No, we’re not defending Shlenker, but it’s just a little hard to place all the blame on the pickpocket when you put his hands in your pocket.

In that same time period, there was the Isaac Tigrett announcement that The Pyramid would boast Memphis’ long-awaited Hard Rock Café, but the deal fell apart when his board complained that they had not approved it and they had no interest in opening here.


Then, after a lengthy process of city and county government, there was the selection of gifted Memphis photographer Marius Penczner to add his eco-theme park, Island Earth, to the building. However, Mayor Herenton jerked his support from the project at the last minute, and Mr. Penczner went on to film and produce award-winning commercials for the Clinton/Gore campaign and was media adviser to the Gore for President campaign. With the inescapable feeling that he had been repudiated by his hometown, he moved to Nashville.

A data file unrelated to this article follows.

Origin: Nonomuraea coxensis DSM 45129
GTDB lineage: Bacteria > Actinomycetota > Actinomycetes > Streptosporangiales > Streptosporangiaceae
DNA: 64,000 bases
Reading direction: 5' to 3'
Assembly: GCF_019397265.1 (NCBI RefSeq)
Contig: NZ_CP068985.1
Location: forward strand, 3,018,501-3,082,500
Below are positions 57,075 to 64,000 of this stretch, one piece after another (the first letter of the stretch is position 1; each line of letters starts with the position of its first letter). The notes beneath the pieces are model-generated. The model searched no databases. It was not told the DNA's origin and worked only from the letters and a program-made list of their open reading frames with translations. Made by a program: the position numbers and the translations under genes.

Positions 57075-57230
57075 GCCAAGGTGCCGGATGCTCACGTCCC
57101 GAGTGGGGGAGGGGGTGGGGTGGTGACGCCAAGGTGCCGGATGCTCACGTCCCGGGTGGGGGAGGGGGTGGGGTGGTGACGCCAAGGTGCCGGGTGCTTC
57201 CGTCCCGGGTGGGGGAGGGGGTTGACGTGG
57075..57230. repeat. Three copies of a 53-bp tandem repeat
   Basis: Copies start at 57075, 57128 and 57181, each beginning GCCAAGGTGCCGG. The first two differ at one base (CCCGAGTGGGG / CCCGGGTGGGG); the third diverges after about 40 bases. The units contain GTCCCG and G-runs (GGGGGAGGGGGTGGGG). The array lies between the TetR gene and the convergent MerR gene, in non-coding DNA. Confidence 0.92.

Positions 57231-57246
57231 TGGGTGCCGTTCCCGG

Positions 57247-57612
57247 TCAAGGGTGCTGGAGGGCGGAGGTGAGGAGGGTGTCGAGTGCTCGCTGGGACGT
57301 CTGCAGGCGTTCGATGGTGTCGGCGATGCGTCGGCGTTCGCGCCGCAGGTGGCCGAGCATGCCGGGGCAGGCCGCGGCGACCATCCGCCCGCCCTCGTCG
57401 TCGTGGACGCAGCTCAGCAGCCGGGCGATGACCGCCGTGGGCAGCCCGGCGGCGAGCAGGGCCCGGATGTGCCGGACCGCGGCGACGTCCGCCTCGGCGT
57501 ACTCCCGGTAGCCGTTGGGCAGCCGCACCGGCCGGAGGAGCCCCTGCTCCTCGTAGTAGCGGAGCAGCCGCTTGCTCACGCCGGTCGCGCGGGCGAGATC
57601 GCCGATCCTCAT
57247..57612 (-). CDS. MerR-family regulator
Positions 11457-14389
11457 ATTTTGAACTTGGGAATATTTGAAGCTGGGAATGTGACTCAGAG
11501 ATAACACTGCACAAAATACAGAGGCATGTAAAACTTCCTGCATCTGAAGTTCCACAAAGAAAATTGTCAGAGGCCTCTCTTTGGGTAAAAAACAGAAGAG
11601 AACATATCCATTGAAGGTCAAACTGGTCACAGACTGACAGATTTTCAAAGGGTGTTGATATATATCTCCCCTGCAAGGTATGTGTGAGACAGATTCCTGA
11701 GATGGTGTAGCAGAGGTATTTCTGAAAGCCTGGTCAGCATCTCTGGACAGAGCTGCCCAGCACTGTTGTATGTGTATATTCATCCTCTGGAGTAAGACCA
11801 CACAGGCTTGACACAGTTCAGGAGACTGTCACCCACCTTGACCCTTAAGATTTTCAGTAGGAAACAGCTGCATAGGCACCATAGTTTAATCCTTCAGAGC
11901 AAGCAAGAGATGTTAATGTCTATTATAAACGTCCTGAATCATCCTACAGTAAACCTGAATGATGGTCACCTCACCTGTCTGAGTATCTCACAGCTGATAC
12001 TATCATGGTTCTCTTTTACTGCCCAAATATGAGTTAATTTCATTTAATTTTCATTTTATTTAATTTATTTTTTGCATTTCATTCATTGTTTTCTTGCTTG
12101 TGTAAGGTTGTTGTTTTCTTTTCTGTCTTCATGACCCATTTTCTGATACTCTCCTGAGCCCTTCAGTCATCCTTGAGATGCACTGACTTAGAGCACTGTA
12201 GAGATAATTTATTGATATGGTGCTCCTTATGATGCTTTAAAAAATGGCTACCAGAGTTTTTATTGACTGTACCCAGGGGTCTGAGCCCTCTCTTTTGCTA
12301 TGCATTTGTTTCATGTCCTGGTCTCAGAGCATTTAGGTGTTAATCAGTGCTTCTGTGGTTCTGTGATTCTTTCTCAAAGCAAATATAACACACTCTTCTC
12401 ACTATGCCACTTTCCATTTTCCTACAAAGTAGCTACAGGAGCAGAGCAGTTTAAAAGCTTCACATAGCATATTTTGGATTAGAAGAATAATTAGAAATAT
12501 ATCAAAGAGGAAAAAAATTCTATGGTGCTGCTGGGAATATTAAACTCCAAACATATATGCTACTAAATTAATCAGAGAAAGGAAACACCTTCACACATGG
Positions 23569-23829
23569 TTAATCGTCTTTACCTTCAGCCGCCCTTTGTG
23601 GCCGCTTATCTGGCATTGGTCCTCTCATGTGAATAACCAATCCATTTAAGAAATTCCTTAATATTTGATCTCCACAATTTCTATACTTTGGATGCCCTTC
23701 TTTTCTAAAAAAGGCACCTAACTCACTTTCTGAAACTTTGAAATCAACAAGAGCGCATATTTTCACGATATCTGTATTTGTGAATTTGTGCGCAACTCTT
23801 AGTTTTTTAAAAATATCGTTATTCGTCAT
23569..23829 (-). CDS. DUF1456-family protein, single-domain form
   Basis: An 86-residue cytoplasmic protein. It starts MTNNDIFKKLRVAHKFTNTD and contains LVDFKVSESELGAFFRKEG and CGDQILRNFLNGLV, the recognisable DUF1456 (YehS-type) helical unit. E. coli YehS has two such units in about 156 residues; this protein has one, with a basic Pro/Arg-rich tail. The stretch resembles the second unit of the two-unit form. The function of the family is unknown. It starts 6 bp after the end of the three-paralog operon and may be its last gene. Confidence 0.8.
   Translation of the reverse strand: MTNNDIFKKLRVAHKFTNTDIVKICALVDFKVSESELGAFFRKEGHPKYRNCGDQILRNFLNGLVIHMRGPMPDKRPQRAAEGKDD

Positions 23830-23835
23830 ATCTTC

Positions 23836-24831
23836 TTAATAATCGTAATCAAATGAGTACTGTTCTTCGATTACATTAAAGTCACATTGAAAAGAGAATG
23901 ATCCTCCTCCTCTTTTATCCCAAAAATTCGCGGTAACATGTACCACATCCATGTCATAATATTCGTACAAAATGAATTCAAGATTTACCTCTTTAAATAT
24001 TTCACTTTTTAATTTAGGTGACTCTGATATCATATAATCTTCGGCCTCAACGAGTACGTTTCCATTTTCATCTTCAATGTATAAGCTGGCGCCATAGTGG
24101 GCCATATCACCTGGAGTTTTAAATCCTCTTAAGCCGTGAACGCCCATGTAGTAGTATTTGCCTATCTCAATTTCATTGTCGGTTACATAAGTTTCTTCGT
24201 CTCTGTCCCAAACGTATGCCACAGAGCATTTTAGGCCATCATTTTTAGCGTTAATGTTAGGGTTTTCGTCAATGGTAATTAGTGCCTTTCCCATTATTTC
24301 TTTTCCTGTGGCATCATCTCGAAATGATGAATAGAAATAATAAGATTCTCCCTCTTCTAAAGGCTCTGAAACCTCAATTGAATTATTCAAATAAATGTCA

Then there was the on-again and off-again flirtation with the National Academy of Recording Arts and Sciences for the Grammy Hall of Fame, or some permutation of it. Renderings were produced, committees were formed, endless meetings were held and mayors’ blessings were bestowed. The only thing missing was the money to do it.

So, now we’ve moved to Bass Pro Shops as Memphis again searches for the elusive answer to the mystery of The Pyramid’s future. While there’s nothing definite and there are no signatures on the dotted line, it appears that it will happen.

Asking Right Question